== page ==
“…leaders who bask in this false glory eventually discover they have believed their own propaganda. By this time it is too late and they are headed either for a prison cell or forced to flee.” (al-Harthi, 2014)
The extremist group for the Islamic State of Iraq and Syria (ISIS) has been a threat that has dominated the media, particularly Western media over the past six months. Fear and panic has been created through the coverage of this group, as the majority of the stories have been framed on the dangers that ISIS poses to security. However, their threats and inhumane reign within the unofficial borders of ISIS undermines any progress from the Syrian and Iraqi societies to push back. Though there has been radical violence perpetrated by ISIS around this unrecognized state, an element of their violence that has been marginalized in their coverage is their impact on education. The society that they hope to develop as illustrated in Raqqah, has been removed from a legitimate understanding of the Islamic faith and an extreme implementation of Sharia’a law.
They have banned many subjects taught in schools such as history, philosophy, psychology, and music changing course material to match that of fanatic teachings of Islam. These restrictions on education posed by ISIS are often punishable by death if not followed, hindering any form of expression by the students or teachers. ISIS has deluded the instruction of sciences through forced teaching of the laws of chemistry and physics as coming from God. Further, the segregation that they have reinstated in the education system has removed any potential for a progressive and inclusive society, supporting their goals in removing external influences. They continue to channel the oppressive nature of the Assad regime while utilizing acts of brutal violence and fanaticizing religious law, defacing the practices of Islam.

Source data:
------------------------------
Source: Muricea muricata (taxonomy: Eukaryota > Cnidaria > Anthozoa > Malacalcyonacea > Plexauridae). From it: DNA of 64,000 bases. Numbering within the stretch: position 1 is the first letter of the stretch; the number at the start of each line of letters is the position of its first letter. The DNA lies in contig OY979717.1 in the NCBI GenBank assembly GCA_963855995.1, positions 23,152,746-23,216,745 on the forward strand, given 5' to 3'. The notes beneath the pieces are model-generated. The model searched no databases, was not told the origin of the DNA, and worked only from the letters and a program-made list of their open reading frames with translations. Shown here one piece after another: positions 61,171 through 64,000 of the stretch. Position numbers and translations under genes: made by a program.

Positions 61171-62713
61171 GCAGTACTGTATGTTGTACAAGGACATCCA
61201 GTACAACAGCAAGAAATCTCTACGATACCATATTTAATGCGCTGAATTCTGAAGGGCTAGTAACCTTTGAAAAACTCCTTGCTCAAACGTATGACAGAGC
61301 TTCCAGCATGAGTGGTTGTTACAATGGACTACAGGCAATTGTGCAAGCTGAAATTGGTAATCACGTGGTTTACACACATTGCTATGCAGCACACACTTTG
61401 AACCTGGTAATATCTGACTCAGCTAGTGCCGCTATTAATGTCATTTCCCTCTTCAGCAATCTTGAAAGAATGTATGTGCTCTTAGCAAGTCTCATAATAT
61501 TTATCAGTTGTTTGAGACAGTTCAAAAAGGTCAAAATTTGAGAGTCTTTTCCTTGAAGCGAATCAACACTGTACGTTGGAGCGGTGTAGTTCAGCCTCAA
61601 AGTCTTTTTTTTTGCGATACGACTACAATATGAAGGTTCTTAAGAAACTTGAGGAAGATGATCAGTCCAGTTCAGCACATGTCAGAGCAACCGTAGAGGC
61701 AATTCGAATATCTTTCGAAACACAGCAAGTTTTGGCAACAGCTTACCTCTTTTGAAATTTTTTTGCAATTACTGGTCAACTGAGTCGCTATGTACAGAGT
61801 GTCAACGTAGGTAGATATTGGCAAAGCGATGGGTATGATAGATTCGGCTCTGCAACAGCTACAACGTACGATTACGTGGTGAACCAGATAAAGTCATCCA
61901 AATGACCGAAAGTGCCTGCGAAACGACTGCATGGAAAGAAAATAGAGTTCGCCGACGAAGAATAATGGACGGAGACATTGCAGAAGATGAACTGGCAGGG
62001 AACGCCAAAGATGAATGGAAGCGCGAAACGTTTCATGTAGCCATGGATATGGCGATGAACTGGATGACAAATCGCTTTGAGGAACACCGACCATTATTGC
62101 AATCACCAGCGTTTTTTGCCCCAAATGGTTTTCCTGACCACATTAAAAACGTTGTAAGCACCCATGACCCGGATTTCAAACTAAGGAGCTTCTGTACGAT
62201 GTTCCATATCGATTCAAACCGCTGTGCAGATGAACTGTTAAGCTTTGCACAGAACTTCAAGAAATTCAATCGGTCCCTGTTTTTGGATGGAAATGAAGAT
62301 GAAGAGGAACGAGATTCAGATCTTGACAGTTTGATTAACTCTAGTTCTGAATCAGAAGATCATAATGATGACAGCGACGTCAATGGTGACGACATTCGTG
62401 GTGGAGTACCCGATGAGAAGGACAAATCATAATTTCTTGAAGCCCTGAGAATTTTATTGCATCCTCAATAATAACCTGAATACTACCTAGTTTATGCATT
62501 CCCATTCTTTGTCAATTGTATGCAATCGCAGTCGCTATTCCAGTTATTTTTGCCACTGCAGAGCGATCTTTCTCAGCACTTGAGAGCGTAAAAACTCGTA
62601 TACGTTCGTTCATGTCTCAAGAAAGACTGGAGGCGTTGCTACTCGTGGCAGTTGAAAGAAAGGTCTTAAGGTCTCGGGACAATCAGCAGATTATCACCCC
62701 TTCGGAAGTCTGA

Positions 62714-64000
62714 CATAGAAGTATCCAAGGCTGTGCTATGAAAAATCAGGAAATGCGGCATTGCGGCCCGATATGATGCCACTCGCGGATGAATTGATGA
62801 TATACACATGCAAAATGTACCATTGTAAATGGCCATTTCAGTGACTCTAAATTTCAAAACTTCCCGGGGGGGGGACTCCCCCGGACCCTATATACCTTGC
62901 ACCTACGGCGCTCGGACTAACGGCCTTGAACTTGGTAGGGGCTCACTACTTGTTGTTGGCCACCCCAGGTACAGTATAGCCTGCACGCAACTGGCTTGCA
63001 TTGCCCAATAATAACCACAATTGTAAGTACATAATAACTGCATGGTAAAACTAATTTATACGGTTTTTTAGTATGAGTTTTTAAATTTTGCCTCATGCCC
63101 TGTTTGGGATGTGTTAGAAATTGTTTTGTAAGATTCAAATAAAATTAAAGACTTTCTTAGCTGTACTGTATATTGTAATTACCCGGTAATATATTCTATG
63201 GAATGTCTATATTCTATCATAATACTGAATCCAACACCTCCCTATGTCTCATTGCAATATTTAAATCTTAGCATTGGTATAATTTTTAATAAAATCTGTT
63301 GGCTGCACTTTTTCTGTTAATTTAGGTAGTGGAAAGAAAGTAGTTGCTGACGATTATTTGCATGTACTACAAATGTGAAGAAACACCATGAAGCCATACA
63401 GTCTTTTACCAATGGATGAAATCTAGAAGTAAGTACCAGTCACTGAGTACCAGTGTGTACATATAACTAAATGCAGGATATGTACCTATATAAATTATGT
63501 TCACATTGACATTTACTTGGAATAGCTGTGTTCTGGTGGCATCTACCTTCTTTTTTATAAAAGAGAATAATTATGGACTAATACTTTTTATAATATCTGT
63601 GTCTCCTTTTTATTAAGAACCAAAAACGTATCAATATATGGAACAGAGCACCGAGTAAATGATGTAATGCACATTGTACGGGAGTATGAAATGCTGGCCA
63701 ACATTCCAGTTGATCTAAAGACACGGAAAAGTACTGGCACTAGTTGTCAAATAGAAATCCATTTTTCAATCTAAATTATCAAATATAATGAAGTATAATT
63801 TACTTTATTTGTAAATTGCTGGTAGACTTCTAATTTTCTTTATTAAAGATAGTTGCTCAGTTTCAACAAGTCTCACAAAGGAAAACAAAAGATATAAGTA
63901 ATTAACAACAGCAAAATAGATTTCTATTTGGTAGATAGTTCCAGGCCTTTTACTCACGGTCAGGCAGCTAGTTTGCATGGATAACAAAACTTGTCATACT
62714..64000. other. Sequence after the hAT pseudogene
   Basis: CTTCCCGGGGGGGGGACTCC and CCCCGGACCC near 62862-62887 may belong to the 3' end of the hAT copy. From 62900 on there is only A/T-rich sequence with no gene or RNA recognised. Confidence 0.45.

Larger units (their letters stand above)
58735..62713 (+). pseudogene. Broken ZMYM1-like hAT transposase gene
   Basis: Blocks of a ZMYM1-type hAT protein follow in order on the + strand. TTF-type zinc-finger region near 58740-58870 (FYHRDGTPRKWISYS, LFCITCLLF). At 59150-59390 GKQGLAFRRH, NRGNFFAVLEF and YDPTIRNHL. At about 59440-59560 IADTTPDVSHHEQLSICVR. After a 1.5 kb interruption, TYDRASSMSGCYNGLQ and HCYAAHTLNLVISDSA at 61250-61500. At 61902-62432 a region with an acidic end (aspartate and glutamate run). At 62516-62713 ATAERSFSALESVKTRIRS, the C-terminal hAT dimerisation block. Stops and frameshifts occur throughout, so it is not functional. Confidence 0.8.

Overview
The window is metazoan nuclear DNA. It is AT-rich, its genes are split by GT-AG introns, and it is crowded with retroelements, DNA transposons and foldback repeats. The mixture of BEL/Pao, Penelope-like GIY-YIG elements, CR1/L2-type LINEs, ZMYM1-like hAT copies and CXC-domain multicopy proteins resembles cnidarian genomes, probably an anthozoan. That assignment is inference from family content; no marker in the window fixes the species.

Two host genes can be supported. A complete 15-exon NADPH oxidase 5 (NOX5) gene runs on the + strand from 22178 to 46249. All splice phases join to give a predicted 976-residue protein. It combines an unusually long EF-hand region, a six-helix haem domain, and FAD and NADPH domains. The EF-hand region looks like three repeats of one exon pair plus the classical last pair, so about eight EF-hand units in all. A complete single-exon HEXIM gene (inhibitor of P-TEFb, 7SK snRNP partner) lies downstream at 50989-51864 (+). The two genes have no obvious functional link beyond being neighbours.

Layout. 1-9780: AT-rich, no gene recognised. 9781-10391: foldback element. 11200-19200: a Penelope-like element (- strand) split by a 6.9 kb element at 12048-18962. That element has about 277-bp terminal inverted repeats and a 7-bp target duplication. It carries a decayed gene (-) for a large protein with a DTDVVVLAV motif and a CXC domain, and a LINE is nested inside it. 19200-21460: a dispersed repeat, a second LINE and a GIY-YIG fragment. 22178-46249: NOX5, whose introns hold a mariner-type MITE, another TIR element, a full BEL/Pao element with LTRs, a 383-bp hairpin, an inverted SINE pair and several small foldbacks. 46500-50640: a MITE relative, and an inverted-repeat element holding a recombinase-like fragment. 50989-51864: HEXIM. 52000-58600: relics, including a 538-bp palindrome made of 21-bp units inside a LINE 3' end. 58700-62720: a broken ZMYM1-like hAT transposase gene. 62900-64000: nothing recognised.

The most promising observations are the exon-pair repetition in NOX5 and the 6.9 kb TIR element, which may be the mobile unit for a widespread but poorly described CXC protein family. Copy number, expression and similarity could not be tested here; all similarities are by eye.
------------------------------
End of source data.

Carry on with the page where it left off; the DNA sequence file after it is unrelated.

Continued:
Religion plays a dominant role in the demands of ISIS. For this reason, there have been movements from religious scholars in the region to take up an intellectual fight to expose the true intentions of the extremist group. An al-Arabiya report, targets the lack of an ideological response to the crisis posed by ISIS as a failure to stifle extremist tensions prior to the group’s creation. This frames knowledge and education as a weapon to combat the potential of radicalism. Even though, the idea of extremism and religion being fought through an intellectual movement is extremely necessary in addressing elements of fanaticism, this action alone is not strong enough. With attention to this issue in particular, education is highlighted as a tool for political use and ideological motivations. This highlights the negative implications of indoctrination as a source of informal education in an unstable state. This places an emphasis n the possibility for political incentives to be integrated into religious education.
Gordts, E. (2014). This is What Education Under ISIS In Raqqa Will Look Like. Huffington Post. Retrieved on November 4 from http://www.huffingtonpost.com/2014/09/26/isis-education-raqqa_n_5889884.html
al-Harthi, M.F. (2014). Silence of intellectuals and emergence of ISIS. AL-ARABIA. Retrieved on November 1 from http://english.alarabiya.net/en/views/news/middle-east/2014/10/23/Silence-of-intellectuals-and-emergence-of-ISIS.html
Wikipedia. (2014). Islamic State of Iraq and the Levant (Syria). Wikipedia. Retrieved on November 4 from http://en.wikipedia.org/wiki/Islamic_State_of_Iraq_and_the_Levant